What Does Web 2.0 Really Mean?
If you blog or rant about a lousy meal, rank the performance of a new gadget or post photos somewhere of your trip to Wrigley Field, you’re part of the Web 2.0 revolution. If you surf the Web just to read a news story or browse some photos, though, you’re stuck in Web 1.0 mode. If you don’t like to participate, the Web’s not for you anymore. In its short history of having a huge impact on society, the Internet has leapt from one fad to the next, embracing each new trend as the next killer app while dismissing each old one as if it were an annoying baby dancing across your computer screen. We once wrote endlessly about B2B commerce, or B2C if you sold knickknacks to the masses. Before Y2K, eyeballs were required if you planned on building a sticky Web site. We droned on about how our New Economy was causing a paradigm shift, but then the dot-bomb exploded. And who could ever forget the Hamster Dance?
The Latest Trend
Now we have Web 2.0, and any effort to describe this trend “is like trying to nail gel onto a wall,” said a tech executive. In recent months, I’ve been flooded with pitches from companies that offer Web 2.0 services. These range from travel sites to online ticket brokers, from the next great social networking idea to sellers of women’s shoes. So what does Web 2.0 mean? Looking for clues at Wikipedia, the online encyclopedia that some say is an apt example of the trend because anyone can revise an entry, I printed out an eight-page definition for Web 2.0. “We think of it more as a philosophy than a set of technologies,” said Kenneth Dotson, chief marketing officer for TicketsNow.com. The Crystal Lake, Ill., reseller of tickets to the theater and ballgames recently added event reviews by customers to its Web site, a very Web 2.0 thing to do. Dotson, who made the “gel” comparison, pointed me to a posting from the company credited with coining the phrase “Web 2.0,” first used in 2004 for a conference on emerging Internet trends. That the term continues to pick up steam nearly three years later seems remarkable. Did I miss the passing of the phrase “Internet time,” which Wikipedia helpfully compares with a New York minute?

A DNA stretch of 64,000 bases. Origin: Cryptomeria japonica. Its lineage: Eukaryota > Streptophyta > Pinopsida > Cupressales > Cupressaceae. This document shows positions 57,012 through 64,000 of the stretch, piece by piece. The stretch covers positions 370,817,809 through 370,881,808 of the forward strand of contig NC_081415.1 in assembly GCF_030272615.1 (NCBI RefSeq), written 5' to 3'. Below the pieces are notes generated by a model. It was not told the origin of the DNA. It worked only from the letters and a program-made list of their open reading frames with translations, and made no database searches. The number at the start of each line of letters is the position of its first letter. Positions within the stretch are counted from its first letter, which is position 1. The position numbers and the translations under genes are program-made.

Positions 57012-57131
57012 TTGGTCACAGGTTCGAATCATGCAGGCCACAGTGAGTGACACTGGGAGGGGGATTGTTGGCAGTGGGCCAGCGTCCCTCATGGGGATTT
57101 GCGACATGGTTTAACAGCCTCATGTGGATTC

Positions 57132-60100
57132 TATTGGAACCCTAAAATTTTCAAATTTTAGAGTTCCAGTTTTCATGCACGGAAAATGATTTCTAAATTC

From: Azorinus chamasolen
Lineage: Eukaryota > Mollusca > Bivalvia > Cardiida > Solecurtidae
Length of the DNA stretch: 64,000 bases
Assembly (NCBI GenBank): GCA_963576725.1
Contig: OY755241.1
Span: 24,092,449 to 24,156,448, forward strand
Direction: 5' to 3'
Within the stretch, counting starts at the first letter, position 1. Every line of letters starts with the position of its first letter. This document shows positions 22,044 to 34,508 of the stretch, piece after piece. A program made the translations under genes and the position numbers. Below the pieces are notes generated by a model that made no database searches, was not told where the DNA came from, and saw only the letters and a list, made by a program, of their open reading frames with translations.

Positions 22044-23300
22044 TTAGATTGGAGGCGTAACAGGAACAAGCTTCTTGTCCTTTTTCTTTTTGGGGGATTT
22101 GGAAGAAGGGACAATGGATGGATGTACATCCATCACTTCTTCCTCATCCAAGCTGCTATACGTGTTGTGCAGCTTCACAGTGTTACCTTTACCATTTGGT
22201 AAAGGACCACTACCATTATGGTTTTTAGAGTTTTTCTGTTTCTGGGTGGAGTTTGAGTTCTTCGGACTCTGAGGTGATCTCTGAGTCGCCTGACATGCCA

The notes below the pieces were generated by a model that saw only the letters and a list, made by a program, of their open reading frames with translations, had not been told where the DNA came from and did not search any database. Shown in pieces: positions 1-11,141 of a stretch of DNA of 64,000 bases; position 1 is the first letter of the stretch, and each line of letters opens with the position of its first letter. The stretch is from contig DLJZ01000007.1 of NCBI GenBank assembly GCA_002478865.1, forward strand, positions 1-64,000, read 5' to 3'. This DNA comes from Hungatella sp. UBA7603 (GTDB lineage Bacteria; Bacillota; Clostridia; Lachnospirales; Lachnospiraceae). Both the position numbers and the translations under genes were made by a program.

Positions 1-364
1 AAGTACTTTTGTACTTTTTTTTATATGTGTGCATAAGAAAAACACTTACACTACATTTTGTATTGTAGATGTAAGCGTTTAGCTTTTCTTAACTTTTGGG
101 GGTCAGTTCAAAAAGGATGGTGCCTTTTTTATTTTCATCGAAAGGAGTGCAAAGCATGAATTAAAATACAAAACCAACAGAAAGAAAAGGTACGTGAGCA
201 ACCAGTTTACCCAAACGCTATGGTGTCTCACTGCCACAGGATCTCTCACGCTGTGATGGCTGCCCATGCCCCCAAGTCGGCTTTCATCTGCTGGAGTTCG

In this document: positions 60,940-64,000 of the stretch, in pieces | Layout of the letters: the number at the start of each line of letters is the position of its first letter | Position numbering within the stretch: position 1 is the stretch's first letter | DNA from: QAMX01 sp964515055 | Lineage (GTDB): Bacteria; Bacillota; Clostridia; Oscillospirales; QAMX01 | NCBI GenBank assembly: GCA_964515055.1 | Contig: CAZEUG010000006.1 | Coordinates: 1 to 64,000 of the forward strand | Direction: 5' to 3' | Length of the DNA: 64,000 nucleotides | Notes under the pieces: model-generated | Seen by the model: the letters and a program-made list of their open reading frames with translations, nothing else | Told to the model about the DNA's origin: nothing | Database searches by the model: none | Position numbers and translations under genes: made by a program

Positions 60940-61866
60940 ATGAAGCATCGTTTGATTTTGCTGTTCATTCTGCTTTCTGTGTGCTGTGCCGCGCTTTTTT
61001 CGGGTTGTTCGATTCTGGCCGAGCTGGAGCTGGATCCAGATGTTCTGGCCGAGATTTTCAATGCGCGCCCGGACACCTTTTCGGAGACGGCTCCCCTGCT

In his explainer, Tim O’Reilly, chief executive of O’Reilly Media, credited colleague Dan Dougherty with coming up with Web 2.0 after noting that, post-crash, the Internet again was beginning to purr with new concepts. O’Reilly agrees there is a huge amount of disagreement over the term, and that some people think it’s just another buzzword, before embarking on his own 17-page explanation of Web 2.0. So after reading about platforms versus applications, the Internet’s long tail, the Web’s collective intelligence, “folksonomy” and content syndication, here’s the gist: If you blog or rant about a lousy meal, rank the performance of a new gadget or post photos somewhere of your trip to Wrigley Field, you’re part of the Web 2.0 revolution. However, if you surf the Web just to read a news story or browse some photos, though, you’re stuck in Web 1.0 mode. If you don’t like to participate, the Web’s not for you anymore.
Sam Rogoway, CEO of Tripmates.com, a travel Web site that launched Aug. 1, said his site’s interactive content makes it a “Travel 2.0” destination. “People enjoy the idea of asking someone who was just in Chicago, or lives there, about what the nightlife is like on Thursdays,” he said. If you’re thinking of taking a trip to the south of France, you can read Graham’s Tripmate post from Nice and look at his photos. If you don’t care what Graham has to say, well, that’s not very 2.0 of you. (He’s 24 and from Las Vegas and seems like a nice guy, by the way.)
An E-Commerce Necessity
There’s a tremendous push in the e-commerce world today to incorporate Web 2.0 thinking to sell everything from pots and pans to pens. Thanks to the phenomenal success recently of social networking sites like MySpace and the popularity of the user-generated videos posted on YouTube, marketers are rushing to carve out their own niche. That’s another Web 2.0 concept, Rogoway points out. Basically, if you let people comment on a movie, restaurant or even an encased meat product, others will take these heartfelt endorsements as a call for action. “We feel we can enhance the business if we give users more control of the content,” said TicketNow’s Dotson.
So, according to Web 2.0 proponents, participation is the future.
Will that ever go out of style? After all, they still do the wave at Wrigley Field.
© 2006 Knight Ridder/Tribune News Service. All rights reserved.
© 2006 ECT News Network. All rights reserved.
Entry filed under: blog, blogger, blogging, Blogroll, blogs, bookmarking, chicago tribune, digg, eurekster, internet, media, myspace, myspace.com, News, o'reilly media, online, online business, online community, RSS, rss feed, social, social networking, social-bookmarking, tech, tech news world, TechCrunch, techn, Technology, Technology and Gadgets, technology news, technorati, The Chicago Tribune, ticketsnow, tripmates, wikipedia, you tube, youtube.